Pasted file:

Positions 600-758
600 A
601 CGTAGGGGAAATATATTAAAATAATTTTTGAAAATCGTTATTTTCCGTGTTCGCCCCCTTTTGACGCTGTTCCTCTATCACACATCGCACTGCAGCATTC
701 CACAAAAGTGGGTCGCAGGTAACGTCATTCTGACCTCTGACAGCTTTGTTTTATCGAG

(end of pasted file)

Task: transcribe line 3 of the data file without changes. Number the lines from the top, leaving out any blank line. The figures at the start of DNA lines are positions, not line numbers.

601 CGTAGGGGAAATATATTAAAATAATTTTTGAAAATCGTTATTTTCCGTGTTCGCCCCCTTTTGACGCTGTTCCTCTATCACACATCGCACTGCAGCATTC